Date of Award


Document Type

Honors Thesis (Colby Access Only)


Colby College. Global Studies Program


Patrice M. Franko

Second Advisor

Jan Hogendorn

Third Advisor

Ken Rodman


This thesis is an attempt to shed some new light on the subject of economic development policies. In recent years there has been a notable change in the methods that developing countries are using to improve their performance. The dependency theory with its policy prescription of Import Substitution Industrialization (lSI) has been rejected, and most developing nations are once again returning to the policies of economic liberalization and market orientation. However, developing nations are now adding a new "twist" to this traditional development model, economic integration. This argument will first be developed in the context of the macroeconomic developments resulting from Spain's accession into the European Community (EC) in 1986. It will demonstrate the results of the external constraints that have been placed on policy making in Spain, based on selected macroeconomic indicators. Secondly, based on Spain's experiences with economic integration, the case of Mexico and the North American Free Trade Agreement (NAFTA) will be examined. Although there are clear differences between these two case studies, the case of Spain provides important insights regarding the external constraints that Mexico will face with the NAFTA, and the effects that these constraints will have on Mexican macroeconomic policy making. Before the analysis of the Spanish and Mexican case studies can begin, it is important to establish the theoretical development policies that have led to the emergence of a new development policy involving economic integration. Beginning in the late 1940's, Spain, Mexico and many other developing countries began to implement a process of industrialization called import substitution industrialization. This policy was the direct policy prescription of the dependency theory. The eventual exhaustion of this model led to a period of crisis, at different times, in both Spain and Mexico. It was during the recoveries from Spain and Mexico's respective crisis' that they returned to the traditional development model of export orientation and economic liberalization, but this time with the addition of economic integration. The following two sections describe in more detail the dependency theory, the traditional "orthodox" development policies, and the theory of economic integration. It is then demonstrated how the traditional "orthodox" policies have been modified to include economic integration. The following theoretical section is not intended to be an exhaustive discussion on the topic, but rather it will set the stage for the case studies of Spain and Mexico that follow.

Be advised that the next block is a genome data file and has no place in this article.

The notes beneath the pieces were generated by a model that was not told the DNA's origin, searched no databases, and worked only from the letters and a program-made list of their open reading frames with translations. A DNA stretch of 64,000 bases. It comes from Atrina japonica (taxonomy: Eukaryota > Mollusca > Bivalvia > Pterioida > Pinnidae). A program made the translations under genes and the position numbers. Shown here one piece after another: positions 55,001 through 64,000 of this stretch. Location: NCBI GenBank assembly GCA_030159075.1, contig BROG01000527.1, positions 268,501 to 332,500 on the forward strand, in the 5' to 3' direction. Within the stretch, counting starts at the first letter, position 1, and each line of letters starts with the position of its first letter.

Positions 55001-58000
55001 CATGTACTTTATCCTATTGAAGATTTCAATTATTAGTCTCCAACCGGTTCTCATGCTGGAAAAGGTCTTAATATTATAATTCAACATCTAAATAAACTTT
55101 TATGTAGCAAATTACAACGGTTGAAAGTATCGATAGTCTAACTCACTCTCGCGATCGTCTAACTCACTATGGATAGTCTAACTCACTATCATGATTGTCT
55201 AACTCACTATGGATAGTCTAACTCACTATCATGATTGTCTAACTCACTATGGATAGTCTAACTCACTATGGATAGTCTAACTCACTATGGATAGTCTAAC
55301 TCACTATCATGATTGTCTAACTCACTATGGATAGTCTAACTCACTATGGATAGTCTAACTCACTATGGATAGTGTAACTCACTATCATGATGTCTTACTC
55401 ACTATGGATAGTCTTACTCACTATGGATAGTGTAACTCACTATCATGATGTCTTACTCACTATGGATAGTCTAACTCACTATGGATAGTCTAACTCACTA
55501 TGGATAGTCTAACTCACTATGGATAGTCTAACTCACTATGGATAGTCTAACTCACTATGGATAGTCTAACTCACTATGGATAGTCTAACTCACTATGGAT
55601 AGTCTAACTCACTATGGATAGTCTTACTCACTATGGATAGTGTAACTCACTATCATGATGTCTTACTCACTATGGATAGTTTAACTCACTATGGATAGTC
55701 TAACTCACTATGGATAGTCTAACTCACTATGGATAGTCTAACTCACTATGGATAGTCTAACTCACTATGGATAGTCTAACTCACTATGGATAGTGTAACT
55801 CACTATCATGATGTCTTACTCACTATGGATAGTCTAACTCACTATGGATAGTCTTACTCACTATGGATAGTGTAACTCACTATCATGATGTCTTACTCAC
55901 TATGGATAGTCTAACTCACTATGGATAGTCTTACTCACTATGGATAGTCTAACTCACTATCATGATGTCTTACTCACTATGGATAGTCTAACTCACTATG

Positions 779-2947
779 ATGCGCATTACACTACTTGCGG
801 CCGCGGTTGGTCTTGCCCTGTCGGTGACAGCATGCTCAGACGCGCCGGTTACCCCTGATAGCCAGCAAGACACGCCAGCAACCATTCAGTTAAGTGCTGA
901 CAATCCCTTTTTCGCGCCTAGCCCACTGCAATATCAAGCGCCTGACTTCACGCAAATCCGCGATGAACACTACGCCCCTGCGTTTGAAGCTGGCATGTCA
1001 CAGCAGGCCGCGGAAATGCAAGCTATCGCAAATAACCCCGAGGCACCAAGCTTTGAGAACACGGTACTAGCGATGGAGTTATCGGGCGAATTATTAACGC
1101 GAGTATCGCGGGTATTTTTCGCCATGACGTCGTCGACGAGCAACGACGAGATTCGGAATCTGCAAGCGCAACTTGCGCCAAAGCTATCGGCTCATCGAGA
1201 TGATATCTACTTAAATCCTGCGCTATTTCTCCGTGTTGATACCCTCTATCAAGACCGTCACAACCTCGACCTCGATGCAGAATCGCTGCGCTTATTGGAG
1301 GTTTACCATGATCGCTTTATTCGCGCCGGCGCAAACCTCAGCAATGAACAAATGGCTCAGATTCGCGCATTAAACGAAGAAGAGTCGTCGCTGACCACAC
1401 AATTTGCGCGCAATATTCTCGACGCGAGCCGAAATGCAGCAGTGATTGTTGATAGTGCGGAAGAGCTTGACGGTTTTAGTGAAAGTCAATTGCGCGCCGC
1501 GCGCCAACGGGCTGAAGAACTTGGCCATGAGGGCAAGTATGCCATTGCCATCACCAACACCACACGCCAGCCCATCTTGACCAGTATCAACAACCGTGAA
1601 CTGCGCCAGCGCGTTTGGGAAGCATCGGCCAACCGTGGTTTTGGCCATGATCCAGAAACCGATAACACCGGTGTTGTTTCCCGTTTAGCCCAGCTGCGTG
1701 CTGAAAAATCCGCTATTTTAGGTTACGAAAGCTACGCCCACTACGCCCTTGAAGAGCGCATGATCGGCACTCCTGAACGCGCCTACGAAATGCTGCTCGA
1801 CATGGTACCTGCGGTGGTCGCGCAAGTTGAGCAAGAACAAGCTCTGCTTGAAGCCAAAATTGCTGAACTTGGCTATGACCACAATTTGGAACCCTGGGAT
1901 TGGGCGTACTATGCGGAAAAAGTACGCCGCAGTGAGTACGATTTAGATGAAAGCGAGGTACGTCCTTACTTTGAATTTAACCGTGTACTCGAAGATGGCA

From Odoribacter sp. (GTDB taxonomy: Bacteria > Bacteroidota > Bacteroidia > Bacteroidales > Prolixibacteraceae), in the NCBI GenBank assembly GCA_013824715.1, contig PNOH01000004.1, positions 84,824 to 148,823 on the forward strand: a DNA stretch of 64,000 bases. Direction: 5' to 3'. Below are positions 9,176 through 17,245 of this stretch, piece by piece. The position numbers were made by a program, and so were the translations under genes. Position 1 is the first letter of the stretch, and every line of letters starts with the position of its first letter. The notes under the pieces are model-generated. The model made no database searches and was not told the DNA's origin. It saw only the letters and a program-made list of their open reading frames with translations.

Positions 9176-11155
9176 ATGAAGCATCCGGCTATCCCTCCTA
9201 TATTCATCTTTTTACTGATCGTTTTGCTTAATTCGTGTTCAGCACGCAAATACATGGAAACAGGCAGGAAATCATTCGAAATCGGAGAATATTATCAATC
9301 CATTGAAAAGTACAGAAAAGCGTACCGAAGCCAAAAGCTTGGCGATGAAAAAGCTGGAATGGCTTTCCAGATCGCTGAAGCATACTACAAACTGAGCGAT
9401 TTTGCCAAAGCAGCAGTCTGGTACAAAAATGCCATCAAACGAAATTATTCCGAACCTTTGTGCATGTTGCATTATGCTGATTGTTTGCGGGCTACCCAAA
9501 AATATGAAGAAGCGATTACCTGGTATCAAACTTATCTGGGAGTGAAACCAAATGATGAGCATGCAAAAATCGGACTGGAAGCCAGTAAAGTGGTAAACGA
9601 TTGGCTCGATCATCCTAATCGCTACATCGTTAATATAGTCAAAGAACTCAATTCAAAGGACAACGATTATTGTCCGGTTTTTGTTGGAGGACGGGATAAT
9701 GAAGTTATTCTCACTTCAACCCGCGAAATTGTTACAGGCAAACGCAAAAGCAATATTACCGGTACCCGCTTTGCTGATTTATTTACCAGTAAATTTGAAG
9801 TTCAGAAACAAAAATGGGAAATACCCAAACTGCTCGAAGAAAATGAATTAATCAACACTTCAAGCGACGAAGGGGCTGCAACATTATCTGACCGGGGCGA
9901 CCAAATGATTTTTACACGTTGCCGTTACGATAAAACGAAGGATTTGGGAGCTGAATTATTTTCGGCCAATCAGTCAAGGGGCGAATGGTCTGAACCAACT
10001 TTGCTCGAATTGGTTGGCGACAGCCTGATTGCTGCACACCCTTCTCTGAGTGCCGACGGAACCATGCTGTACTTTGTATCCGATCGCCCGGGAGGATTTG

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Macroeconomics, economic integration, developing economies, Spain, Mexico, Dependency Theory, ISI